London Cocker Spaniel Society
 

About The Breed

Spaniels have been known for centuries, but by 1893 the Cocker Spaniel itself was recognised by the Kennel Club as a separate breed. It has been bred over the years to a particular specification – the Breed Standard. This enables us to know the size, shape and characteristics we can expect when we buy a Cocker puppy. There are many different colours known within the breed. (See the Colours page for examples)

Cockers are loveable and loving and loyal to their owners. They are active and merry by nature and happy to join in family fun. A Cocker should weigh between 28 and 32 lbs (13 and 14.5kg), with dogs reaching a maximum of 16 inches (41cm), bitches slightly less. They are often greedy and feeding should be controlled and tit-bits restricted.

If you wish to become a Cocker owner you must be prepared to care for its coat. While the glamorous, silky show dog looks attractive, its preparation requires a lot of effort. You will need to brush and comb your dog regularly (preferably daily) and if you are unable to cope with the trimming – particularly of feet and ears – you will need to take it to a professional groomer four or more times a year.

Working Cocker Regular exercise is important for the health of the dog and can benefit the owner too. Cockers can be self-willed, but with patience can be trained for a variety of activities such as obedience and agility, and their particular qualities have made them useful as “assistance” or “sniffer” dogs. Many can be satisfactorily trained to the gun, but there is a divide between the show and working strains. Those of working parentage may differ considerably in appearance from your expectations. The emphasis in breeding them will have been more on ability than looks. It is important to ascertain prior to purchase whether the strain has the attributes likely to fulfil your requirements. Much then will depend on the future rearing, training and general upbringing of the dog, which are all your responsibility.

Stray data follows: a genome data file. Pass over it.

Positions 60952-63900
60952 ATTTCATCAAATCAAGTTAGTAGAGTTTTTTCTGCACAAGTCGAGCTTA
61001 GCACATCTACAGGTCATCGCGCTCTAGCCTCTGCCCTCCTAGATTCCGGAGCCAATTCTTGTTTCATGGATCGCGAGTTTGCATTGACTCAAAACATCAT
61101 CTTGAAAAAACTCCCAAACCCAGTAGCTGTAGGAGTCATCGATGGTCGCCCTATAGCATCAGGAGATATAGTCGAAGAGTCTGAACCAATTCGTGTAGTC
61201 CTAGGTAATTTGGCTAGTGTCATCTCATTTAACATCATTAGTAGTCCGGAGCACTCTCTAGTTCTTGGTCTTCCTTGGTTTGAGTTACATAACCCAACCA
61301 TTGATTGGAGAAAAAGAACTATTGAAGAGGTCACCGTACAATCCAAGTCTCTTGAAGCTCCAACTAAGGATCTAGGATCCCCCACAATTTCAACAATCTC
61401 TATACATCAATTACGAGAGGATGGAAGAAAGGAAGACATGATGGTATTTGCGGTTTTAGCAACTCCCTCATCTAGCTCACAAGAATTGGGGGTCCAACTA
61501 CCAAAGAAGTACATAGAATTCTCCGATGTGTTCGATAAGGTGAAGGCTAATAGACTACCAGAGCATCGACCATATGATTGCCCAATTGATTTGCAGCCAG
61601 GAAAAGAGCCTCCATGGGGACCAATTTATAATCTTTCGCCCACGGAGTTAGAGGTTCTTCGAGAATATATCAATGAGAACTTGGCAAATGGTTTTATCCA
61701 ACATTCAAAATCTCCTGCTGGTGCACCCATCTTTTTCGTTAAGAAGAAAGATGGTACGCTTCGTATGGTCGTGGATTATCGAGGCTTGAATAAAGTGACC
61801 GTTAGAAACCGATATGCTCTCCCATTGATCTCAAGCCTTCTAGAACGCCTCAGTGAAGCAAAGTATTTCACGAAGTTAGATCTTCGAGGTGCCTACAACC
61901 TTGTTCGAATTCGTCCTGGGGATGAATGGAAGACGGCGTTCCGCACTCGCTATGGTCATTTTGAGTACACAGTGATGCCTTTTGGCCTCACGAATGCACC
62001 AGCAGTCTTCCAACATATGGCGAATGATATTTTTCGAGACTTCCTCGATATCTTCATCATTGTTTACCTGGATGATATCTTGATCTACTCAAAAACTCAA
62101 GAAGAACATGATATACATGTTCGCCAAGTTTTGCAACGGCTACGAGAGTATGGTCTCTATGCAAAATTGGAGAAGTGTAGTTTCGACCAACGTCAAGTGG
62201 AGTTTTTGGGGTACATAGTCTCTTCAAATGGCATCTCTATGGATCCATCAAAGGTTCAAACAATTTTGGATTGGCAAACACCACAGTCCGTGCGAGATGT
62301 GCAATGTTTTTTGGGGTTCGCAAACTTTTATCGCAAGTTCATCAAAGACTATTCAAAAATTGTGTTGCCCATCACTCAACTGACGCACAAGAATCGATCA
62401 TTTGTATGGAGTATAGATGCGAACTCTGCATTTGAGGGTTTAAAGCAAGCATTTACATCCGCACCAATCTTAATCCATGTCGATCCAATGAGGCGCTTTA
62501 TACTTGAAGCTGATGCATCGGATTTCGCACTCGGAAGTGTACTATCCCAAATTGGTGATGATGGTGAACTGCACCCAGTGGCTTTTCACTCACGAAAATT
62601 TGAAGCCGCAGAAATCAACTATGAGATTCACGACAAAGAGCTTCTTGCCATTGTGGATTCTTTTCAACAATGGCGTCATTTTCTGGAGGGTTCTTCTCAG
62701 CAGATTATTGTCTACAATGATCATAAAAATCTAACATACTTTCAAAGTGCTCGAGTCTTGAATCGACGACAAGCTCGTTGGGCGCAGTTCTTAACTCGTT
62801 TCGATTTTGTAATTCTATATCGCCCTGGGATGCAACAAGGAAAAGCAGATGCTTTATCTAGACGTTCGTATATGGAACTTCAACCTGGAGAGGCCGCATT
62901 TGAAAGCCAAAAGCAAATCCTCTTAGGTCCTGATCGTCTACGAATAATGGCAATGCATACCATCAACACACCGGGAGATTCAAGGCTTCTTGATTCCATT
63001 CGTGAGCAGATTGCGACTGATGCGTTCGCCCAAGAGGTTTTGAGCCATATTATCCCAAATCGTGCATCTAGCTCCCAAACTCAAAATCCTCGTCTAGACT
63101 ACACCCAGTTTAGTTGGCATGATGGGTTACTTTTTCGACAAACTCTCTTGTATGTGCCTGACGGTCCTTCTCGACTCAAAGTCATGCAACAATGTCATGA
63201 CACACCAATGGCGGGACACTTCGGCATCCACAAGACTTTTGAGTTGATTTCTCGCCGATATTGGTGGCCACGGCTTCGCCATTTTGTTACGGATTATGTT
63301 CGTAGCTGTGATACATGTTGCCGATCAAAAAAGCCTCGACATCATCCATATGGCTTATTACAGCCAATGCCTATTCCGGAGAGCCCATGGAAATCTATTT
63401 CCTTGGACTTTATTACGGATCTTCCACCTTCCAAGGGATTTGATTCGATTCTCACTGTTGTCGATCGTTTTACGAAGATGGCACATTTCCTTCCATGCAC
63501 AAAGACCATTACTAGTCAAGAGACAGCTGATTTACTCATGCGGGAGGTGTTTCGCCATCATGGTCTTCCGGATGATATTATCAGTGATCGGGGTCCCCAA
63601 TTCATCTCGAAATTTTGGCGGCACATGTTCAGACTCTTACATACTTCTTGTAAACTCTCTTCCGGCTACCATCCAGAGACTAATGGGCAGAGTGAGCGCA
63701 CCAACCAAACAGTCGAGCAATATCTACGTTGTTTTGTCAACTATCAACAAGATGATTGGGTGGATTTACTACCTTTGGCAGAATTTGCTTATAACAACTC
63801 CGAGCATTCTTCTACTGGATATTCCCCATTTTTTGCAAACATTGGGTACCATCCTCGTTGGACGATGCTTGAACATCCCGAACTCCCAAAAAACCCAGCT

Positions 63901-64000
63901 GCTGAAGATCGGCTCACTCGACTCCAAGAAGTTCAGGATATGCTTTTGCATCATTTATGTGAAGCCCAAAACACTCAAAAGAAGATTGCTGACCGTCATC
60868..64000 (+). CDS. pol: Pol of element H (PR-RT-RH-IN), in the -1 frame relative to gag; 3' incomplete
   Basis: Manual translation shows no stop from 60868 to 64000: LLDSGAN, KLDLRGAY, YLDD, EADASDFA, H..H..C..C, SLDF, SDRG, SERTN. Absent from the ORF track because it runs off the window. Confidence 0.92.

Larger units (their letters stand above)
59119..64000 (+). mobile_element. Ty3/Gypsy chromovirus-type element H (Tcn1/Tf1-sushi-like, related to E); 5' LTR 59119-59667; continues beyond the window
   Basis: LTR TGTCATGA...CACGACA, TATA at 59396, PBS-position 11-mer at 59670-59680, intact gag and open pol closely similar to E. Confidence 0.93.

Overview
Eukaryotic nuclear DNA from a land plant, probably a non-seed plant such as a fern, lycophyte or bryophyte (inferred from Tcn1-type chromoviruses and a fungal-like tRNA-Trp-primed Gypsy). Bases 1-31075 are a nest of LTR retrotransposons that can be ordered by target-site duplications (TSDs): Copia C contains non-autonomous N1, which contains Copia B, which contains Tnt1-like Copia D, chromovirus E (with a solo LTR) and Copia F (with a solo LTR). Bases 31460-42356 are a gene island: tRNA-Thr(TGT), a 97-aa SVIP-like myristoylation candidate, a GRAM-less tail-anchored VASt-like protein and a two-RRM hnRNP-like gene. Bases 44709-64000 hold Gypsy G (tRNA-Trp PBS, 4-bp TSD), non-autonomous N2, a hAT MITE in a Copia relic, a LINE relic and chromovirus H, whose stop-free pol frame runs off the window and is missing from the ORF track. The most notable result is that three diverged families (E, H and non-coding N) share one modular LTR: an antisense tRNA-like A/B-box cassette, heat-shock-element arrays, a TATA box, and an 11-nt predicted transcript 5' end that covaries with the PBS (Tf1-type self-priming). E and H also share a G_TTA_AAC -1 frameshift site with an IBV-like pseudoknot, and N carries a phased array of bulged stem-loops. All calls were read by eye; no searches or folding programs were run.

Showing a Cocker at Crufts Possibilities for showing Cocker Spaniels are numerous and there is a high standard in the ring. If you are attracted to showing you should consult someone well-versed in exhibiting and breeding before attempting it. Ring training classes for both you and the dog can be very helpful, and also provide socialisation for both. The Kennel Club can supply you with details of your nearest training classes either for ringcraft or for general obedience. (Tel: 0870 6066750).

Health Awareness
Sensible breeders will have weighed up the pros and cons before undertaking a mating, particularly with regard to inherited diseases and temperament. It is not usually acceptable to use a pet dog at stud, but if you are tempted to breed a litter from your bitch, please talk to an experienced person beforehand.  It is necessary to be aware of the health issues affecting the breed before attempting to breed a litter in order to produce as healthy puppies as possible.  Most responsible breeders have their stock annually eye tested as part of the KC/BVA eye testing scheme or Optigen tested. Optigen testing is DNA profiling in order to identify clear/carrier and affected animals. With this in mind, the websites listed below provide an overview of  diseases affecting the breed.  Please bear in mind, to produce puppies without knowledge or guidance can do harm to a breed.

http://www.thecockerspanielclub.co.uk/health.htm
http://www.cockerspaniel-info.org.uk/health.htm
http://www.optigen.com
http://www.canineherpes.com/
http://www.ecsca.org